9 Multinational or medium country, billions, major city budget
10  Super-power or largest multi-national, trillions

Step Six: Calculate Difficulty Class

The Difficulty Class of a project is like the DC of anything else--a target number to be hit with a skill roll on a d20, with that skill roll modified by the project manager's Relevant Skill bonus.

The DC is calculated like this:

Difficulty Class = Magnitude + Complexity - Resources + 10

There can also be modifiers to this DC at GM's discretion mid-project due to the difficulties imposed due to the What Could Go Wrong? table or other things that happen mid-project. For example, if a bad unicorn eats your laptop then maybe the DC goes up by one 'cause you lost some files.

Step Seven: Calculate Estimated Project Time

This is about how long the project will actually take.

Start with the Magnitude--so for the Brooklyn Bridge (8400 years in Work Time) that'd be a 10.

Modify the Magnitude number as follows:

-1 if Resources are greater than 5
+1 if Resources are less than 5

-1 if Relevant Skill is greater than 5
+1 if Relevant Skill is less than 5

-1 if Complexity is less than 5
+1 if Complexity is greater than 5

-1 if the project is to be fragile but the basic project it's modeled on isn't--that is, it can be physically destroyed by an attacker in a round without even rolling a die (like a MacGuyver ad hoc flamethrower held together with paperclips)

-1 if the project is single-use but the thing its modeled on isn't (like a temporary pontoon bridge, or an alarm system that knocks over a bell)

-1 if the project involves modifying an existing thing that almost does what you want

+1 if the project has a secondary function the thing it's modeled on doesn't (like it's a space shuttle but also a cruise ship). The secondary function needs to be a lower Complexity level than the primary function.

Once you've done that, read off the description--days, weeks, months, whatever--that's the unit of how long it'll take assuming nothing goes catastrophically wrong. Very low numbers generally indicate enough resources are brought to bear that the thing can be automated, but the GM can feel free to put a common sense floor on the time dimension.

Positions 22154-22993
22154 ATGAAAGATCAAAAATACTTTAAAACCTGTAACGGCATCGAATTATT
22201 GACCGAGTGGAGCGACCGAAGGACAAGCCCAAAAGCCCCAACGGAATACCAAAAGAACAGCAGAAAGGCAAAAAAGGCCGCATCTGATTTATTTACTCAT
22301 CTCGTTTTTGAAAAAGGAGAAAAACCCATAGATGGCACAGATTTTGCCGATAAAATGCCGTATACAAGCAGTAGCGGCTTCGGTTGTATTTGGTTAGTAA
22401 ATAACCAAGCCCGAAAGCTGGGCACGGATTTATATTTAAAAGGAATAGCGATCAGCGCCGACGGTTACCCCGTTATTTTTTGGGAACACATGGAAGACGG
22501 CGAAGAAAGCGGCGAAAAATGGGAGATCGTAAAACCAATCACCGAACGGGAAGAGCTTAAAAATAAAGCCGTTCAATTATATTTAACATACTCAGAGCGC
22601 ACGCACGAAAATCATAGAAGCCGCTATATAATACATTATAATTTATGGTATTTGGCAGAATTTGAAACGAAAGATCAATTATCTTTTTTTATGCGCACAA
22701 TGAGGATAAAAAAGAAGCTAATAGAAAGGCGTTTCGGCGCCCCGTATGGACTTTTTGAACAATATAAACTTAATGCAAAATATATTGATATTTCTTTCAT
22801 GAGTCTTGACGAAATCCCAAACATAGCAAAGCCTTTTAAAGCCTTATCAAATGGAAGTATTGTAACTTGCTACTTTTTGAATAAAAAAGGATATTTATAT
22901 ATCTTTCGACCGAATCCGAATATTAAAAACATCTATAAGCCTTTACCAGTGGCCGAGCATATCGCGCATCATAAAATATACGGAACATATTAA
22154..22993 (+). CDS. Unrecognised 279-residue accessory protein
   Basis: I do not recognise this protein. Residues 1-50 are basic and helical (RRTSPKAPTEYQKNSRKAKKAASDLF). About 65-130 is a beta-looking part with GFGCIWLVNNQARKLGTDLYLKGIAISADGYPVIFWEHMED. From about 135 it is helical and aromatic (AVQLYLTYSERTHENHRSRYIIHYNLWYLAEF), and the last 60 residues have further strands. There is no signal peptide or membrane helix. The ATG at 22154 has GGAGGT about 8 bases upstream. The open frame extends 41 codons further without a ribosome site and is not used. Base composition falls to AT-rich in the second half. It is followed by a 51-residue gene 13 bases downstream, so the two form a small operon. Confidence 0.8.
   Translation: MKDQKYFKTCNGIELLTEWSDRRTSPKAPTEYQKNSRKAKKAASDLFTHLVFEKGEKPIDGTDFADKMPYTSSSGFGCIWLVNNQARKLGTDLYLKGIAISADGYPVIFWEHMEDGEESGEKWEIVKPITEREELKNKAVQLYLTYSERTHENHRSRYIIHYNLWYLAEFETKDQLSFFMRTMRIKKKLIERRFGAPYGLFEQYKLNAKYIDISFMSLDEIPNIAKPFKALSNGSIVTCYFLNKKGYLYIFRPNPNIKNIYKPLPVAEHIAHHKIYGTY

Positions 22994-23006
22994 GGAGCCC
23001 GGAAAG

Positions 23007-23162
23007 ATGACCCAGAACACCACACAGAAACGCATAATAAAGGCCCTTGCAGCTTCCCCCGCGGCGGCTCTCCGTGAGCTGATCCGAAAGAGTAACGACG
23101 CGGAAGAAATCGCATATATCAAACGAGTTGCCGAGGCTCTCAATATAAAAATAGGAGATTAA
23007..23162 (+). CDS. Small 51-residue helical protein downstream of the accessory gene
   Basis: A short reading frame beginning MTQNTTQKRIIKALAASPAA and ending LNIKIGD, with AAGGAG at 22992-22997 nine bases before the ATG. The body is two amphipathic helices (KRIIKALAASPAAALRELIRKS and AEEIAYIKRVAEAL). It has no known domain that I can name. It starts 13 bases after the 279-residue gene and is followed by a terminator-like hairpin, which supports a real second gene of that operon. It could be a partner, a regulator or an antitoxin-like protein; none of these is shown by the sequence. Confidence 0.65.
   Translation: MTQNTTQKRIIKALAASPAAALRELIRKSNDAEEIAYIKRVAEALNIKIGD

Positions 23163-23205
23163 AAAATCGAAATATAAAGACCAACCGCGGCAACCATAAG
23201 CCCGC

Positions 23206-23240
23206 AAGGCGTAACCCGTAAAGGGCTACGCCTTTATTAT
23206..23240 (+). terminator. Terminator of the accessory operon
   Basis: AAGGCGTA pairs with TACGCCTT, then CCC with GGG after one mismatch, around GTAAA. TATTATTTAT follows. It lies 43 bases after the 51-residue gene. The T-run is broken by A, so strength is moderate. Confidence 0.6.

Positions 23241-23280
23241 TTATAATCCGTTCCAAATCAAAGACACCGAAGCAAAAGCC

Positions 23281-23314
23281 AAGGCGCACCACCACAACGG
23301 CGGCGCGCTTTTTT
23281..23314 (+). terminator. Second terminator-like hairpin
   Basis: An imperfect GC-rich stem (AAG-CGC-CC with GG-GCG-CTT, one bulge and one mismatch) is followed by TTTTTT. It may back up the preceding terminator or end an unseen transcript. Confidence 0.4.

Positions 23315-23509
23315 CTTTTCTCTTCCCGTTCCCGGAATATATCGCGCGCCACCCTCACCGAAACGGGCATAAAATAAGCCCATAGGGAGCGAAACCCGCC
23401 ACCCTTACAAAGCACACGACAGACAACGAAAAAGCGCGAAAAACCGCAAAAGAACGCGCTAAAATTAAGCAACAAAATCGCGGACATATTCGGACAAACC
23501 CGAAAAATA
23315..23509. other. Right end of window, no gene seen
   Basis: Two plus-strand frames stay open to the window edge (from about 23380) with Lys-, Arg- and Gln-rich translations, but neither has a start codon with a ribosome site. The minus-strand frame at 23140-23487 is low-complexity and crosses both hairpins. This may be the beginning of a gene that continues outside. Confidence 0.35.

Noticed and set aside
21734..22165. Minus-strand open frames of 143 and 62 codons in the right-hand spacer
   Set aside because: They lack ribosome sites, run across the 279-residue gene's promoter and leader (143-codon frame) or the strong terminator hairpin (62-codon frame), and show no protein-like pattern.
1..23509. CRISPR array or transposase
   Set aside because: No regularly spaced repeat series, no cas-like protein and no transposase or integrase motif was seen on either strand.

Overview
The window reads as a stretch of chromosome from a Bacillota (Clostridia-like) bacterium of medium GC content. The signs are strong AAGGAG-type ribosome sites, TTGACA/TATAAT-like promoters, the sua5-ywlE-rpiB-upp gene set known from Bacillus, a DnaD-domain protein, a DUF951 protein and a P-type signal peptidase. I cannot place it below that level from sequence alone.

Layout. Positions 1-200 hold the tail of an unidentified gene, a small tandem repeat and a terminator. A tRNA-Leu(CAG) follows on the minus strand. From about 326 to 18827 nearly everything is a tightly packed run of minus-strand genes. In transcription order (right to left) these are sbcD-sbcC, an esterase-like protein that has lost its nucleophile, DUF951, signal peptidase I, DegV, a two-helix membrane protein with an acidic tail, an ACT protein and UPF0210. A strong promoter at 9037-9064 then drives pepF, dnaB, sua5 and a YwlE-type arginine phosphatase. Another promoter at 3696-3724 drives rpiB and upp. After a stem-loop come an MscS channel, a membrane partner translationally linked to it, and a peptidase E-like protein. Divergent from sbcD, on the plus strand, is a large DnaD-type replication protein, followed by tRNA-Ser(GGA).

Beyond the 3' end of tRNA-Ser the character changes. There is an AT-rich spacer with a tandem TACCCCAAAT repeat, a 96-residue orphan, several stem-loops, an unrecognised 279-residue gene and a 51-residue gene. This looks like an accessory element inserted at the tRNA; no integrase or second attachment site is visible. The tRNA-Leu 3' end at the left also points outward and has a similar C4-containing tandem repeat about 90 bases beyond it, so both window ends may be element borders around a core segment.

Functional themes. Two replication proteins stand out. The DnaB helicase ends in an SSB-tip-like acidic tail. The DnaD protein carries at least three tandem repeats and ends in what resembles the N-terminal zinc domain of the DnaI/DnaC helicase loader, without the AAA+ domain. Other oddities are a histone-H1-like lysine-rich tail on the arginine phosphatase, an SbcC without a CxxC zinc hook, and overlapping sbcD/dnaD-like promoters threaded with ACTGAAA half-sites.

The estimated time starts halfway through the sequence to the next unit:

Time 1: 30 seconds (halfway to a minute)
2: 30 minutes (halfway to an hour)
3: 12 hours (halfway to a day)
4: 3.5 days (halfway to a week)
5: 2.5 weeks (halfway to a month)
6: 6 months (halfway to a year)
7: 5 years (halfway to a decade)
8: 50 years (halfway to a century)
9: 500 years (halfway to a millennium)
10: 500 millennia (seriously what the fuck 40k Pendragon shit are you running?)

Between Seven and Eight: Checking Progress

This isn't a step to execute, just something you should know now:

"Checking Progress" is when the player rolls on their Project Skill against the Project Difficulty Class to see how things are going.

Critical success (natural 20) means:

-If the project time is elapsed, the thing is finished and works, or
-If it's not, a subpart of the project of the player's choice that could conceivably be done and functional this fast is (like the laser on the Death Star)

-If the project is finished, an unexpected discovery has been made, things have turned out better than expected, or
-If this is mid-project it means the remaining project time is 1/3 the current estimate.

Any other success of 20 or more (with modifiers) means:

-If the project time is elapsed, the thing is finished and works, or
-If it's not, a subpart of the project of the player's choice that could conceivably be done and functional this fast is, and
-If this is mid-project it means the remaining project time is 1/2 the current estimate.

Any other success means:

-If the project time is elapsed, the thing is finished and works,
-If it's not, the GM picks one:
-A subpart of the project of the GM's choice that could conceivably be done and functional this fast is, or
-The remaining project time is 1/2 the current estimate, or
-The project has its path clear and the time to completion can't be adjusted again until the thing is supposedly finished and actually tested

Failure means:

If the project is supposedly finished and being tested, it means it doesn't work and needs more work equal to 1/4 of the time already spent--plus the most interesting possible consequence the GM can imagine of the thing failing at this point occurs.
If it isn't, Roll on the What Could Go Wrong? Table

Crit failure means:

The most interesting possible consequence the GM can imagine of the thing failing at this point occurs.
Plus, GM's choice:
Someone seriously fucked up. Start over from scratch. 
If it can conceivably blow up or otherwise hurt you--it does.

Checking Progress happens at a few different times during the game:

-When the project is actually used for the first time, after it's finished (or, in the case of a failure, supposedly finished)

-Whenever the PC in charge wants to check progress. Why would they do that? To see if they can shave time off or finish a subsection.

-At the beginning of any other event happening in the campaign that the PCs will play out their reactions to (that is: if a wandering monster shows up, then also check progress, if a new adventure hook shows up, then also check progress, if the PCs strike out in search of water, then also check progress, etc)